You are here
UNLV Public History Department
Notable: UNLV Public History Department
In mid-April, the UNLV public history program hosted the National Council on Public History’s annual conference, giving UNLV faculty and graduate students an opportunity to organize events and showcase their work:
- Costume curator and the director of public history at UNLV Deirdre Clemente organized a pop-up fashion exhibition where four teams of four competed to curate and install a Vegas-themed costume exhibition. The clothing used for this mad-cap, collaborative two-hour project is part of the public history program’s study collection and was donated by local collector David Porcello.
- Professor and public historian Andy Kirk won the best book award at the National Council on Public History for his graphic history, Doomtowns: The People and Landscapes of Atomic Testing.
- Public historian Miriam Melton Villanueva organized an ofrenda, a Mexican altar commonly used on Day of the Dead. Working with students, Melton Villanueva created the altar to offer visitors to Las Vegas a place to honor the many lives lost in our city on October 1. This work is an extension of a project that began in collaboration with the Barrick Museum.
- Michael Green, associate director of public history, and graduate students Billy Marino, Shae Cox and Anthony Graham worked with conference organizers on a local program that shared locals’ secrets on where to get the best tacos (Tacos El Gordo) and the city’s historical must-sees, including The Mob Museum.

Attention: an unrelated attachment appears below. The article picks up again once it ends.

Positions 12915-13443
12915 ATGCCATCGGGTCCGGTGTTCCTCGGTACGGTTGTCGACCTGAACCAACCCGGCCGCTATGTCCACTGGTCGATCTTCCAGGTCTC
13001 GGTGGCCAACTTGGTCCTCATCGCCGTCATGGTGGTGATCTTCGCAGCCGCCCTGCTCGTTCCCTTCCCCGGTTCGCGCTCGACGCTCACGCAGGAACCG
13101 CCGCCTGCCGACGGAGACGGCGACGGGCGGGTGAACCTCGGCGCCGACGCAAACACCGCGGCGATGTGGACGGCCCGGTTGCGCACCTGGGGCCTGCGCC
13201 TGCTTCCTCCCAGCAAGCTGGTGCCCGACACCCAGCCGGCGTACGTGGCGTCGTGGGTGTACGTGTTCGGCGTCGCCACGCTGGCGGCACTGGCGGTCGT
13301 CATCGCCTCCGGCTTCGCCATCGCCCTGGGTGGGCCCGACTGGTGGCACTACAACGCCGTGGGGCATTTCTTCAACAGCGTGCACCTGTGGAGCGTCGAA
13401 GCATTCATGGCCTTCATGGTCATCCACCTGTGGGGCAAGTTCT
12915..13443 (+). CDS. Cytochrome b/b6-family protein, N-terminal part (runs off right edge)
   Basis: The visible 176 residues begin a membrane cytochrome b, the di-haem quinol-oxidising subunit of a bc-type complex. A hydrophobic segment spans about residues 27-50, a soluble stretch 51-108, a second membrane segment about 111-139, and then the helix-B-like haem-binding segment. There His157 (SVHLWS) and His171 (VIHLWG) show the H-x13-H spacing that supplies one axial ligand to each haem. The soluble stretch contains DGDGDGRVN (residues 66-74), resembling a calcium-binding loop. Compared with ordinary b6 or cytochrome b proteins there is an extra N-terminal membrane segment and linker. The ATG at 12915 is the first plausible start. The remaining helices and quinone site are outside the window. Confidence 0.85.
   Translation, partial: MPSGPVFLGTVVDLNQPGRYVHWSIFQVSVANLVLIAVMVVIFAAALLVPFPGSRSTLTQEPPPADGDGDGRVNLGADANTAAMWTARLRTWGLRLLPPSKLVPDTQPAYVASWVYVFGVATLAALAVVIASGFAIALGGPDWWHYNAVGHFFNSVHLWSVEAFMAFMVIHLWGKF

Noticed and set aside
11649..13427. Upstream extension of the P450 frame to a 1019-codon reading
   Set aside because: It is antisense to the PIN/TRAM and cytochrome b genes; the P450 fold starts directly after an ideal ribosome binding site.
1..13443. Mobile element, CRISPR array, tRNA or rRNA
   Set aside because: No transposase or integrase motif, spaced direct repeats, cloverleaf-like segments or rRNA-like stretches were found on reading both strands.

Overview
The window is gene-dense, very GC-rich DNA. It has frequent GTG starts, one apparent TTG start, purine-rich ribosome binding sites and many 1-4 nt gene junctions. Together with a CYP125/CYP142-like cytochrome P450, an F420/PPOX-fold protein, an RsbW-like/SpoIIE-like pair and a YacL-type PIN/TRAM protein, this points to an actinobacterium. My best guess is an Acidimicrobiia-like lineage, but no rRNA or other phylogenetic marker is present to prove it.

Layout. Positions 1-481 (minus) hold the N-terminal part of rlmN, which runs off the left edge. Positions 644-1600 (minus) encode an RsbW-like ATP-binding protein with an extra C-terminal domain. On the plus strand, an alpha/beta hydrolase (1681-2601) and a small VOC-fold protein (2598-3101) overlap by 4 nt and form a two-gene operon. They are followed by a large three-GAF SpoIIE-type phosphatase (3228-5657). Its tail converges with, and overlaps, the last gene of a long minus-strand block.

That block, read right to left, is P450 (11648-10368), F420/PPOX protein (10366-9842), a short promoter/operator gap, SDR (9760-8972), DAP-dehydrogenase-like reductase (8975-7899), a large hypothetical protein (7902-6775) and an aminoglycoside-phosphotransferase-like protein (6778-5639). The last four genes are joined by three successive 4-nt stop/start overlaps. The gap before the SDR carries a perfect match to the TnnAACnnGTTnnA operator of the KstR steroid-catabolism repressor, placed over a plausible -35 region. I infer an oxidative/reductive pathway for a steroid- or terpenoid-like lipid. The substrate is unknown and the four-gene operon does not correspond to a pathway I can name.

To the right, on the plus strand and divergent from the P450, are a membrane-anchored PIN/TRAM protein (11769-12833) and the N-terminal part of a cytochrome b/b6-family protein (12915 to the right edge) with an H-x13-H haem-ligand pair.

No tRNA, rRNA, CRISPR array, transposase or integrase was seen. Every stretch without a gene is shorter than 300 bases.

The conference also gave UNLV graduate students a number of opportunities to make important career connections as they move into their professional lives.
Along with dedicated allies, Conrad Wilson succeeds in quest to extend educational assistance to dependents of classified staff.
Commitment to a healthy lifestyle helps make Asma Tahir a good fit for the university’s pollen program.
This aspiring "world-improvement strategist" hopes that studying in Israel will help her gain a more in-depth perspective on Middle East conflicts and allow her to improve her Arabic.
For children with rare conditions, UNLV Medicine surgeon restores the ability to show happiness.
Valerie Holsinger is so taken with the human resources field that she says she can't imagine a different career choice.
Ivet Aldaba-Valera was the first in her family to graduate from college and now she’s helping other first-generation students get to the finish line, too.